randomised protocol called a Digital Fountain Code

Digital Fountain Codes

Aims: Understand and implement a randomised protocol called a Digital Fountain Code – for sending a file over a channel, without the receiver having to ever ask for any part of the message to be re-sent.

Background: Digital fountain codes (or Luby codes) are an elegant solution to a natural problem. Suppose you have to send a large file over a network, so that you have to split it into a sequence of small packets. Suppose that some packets can get lost, and suppose that it is either expensive or impossible for the receiver to ask you to re-send any lost packets, and you do not know which packets did not arrive. How can you send the file so that the receiver can reconstruct it? One’s first idea is to send a stream of packets, each containing a random part of the file: eventually the receiver will get all parts of the file, but the total amount of packets that the receiver has to get will be many times the size of the original file. Remarkably, using a digital fountain code, it is possible to construct randomised packets so that the receiver can reconstruct the file after receiving only about 5% more data than was in the original file. Although the basic idea is quite simple, there are numerous issues in constructing an efficient implementation, and the optimal ‘degree distribution’ of the packets may still be unknown.

Early Deliverables

  1. A basic implementation for sending sequences of characters. The ‘droplets’ may be object instances with appropriate fields. The implementation should consist of two programs: an encoder that reads in a text file and writes out a sequence of ‘droplets’, and a decoder that reads in a sequence of droplets and which outputs a text file, which should be identical to the original text file.
  2. A description of how the basic encoding and decoding algorithms work, with pseudocode and a running example. It should also include a discussion of the ‘degree distribution’, and of how to sample random values from a discrete distribution.

Final Deliverables

  1. An efficient program for encoding and decoding.
  2. A sequence of well designed and analysed experiments investigating the program’s efficiency and behaviour.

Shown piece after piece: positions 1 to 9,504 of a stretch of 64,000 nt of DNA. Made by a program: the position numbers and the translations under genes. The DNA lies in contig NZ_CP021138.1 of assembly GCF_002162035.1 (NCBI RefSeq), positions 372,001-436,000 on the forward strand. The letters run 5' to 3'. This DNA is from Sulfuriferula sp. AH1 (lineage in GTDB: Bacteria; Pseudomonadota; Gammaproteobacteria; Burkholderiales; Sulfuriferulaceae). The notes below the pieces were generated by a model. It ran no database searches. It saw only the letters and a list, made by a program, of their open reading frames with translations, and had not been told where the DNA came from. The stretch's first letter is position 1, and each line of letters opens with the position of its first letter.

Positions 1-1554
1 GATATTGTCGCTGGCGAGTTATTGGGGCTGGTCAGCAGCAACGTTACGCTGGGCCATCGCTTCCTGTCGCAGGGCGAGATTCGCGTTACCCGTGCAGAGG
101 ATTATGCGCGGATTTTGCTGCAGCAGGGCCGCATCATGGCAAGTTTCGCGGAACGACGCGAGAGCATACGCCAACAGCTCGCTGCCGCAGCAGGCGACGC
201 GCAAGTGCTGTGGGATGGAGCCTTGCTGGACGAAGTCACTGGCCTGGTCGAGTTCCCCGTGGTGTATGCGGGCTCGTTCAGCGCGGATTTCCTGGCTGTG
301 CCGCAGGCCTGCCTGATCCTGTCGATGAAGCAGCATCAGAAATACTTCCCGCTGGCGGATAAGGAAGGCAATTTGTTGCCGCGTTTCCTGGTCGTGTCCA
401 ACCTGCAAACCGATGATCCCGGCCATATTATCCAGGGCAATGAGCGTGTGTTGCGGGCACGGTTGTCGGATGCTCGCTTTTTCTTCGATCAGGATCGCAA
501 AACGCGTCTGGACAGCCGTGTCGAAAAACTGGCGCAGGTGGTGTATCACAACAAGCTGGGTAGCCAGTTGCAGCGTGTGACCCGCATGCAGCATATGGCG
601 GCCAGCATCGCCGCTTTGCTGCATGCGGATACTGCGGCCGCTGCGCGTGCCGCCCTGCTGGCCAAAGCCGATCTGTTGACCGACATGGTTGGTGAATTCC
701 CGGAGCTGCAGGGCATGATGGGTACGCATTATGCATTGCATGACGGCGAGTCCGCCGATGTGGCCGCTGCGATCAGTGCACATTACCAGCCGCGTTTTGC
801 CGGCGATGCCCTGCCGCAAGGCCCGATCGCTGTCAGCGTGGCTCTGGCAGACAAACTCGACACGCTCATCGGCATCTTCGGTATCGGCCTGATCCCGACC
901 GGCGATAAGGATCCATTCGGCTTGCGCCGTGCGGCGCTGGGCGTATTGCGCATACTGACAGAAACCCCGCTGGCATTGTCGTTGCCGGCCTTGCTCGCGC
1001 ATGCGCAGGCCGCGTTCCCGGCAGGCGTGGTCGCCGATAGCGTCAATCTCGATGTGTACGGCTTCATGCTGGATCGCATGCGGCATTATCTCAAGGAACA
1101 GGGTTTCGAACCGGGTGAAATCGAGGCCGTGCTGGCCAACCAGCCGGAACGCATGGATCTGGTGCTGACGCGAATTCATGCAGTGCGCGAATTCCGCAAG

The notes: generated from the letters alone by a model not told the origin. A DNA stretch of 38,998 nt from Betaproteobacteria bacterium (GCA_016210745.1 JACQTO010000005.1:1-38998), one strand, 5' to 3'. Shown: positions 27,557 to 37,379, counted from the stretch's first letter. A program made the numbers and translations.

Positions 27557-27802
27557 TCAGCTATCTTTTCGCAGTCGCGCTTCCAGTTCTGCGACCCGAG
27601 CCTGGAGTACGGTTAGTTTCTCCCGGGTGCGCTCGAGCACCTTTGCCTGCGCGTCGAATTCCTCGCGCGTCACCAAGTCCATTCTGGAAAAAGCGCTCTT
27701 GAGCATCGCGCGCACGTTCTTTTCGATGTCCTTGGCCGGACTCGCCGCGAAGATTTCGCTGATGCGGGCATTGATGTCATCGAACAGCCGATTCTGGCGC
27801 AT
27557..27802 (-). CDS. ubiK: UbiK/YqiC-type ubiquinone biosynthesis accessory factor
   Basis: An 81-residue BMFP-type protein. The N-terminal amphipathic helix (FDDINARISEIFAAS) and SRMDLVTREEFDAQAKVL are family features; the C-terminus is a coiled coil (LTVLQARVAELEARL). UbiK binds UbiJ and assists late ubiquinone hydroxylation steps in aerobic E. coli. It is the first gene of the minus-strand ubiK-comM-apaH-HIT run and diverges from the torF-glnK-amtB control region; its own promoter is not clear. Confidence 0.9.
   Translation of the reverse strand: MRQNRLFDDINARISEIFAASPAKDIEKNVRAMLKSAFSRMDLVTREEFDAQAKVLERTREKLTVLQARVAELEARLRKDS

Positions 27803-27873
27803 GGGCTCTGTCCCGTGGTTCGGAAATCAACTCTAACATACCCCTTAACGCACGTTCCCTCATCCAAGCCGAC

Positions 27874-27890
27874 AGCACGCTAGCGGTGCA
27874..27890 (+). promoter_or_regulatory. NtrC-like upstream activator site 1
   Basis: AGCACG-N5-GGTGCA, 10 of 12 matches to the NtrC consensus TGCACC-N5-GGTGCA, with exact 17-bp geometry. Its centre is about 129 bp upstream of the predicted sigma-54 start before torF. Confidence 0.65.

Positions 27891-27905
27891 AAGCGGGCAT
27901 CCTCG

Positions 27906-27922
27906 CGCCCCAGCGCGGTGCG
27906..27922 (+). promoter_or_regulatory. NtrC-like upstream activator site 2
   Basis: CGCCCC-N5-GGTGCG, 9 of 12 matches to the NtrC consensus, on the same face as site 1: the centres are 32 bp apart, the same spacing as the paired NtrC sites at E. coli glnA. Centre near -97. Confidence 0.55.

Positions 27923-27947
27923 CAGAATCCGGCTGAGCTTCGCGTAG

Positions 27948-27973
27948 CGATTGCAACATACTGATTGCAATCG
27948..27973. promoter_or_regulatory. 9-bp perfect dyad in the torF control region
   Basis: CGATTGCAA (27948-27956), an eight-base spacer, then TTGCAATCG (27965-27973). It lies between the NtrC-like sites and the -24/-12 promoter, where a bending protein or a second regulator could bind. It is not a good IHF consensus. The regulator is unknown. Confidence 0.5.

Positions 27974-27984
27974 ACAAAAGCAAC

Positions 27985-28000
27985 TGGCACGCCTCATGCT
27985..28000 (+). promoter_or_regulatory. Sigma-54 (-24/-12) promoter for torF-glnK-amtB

3. The report will contain a discussion of erasure channels, contrast with feedback channels. When are erasure channels needed? What other solutions are there?
  4. The report will contain a description of Digital Fountain Codes: basic encoding and decoding, with a running example. Role of degree distribution. Behaviour with special cases of degree distribution. Luby’s degree distributions. Time and space efficiency of variants of decoding algorithm.
  5. The report will contain 3. Design and implementation: What is overall structure of program? What are design issues? How were these design issues resolved?
  6. The report will contain complete testing schedule: What is evidence program is correct (test cases)
  7. The report will contain an analysis of the time and space efficiency of algorithm(s)
  8. The report will contain, for each experiment: aim, method, tables/graphs of results, questions raised

Suggested Extensions

  • Implementation should be efficient: different optimisations lead to time and space efficiency. Many small extensions to algorithm are possible. You could design and carry out experiments to assess the efficiency of your algorithm.
  • It is possible to design experiments to check the efficiency of the packet degree distribution, and you could try to optimise the degree distribution in the light of your experiments.

Reading

  • Start with Wikipedia on ‘Luby Transform Code’, and the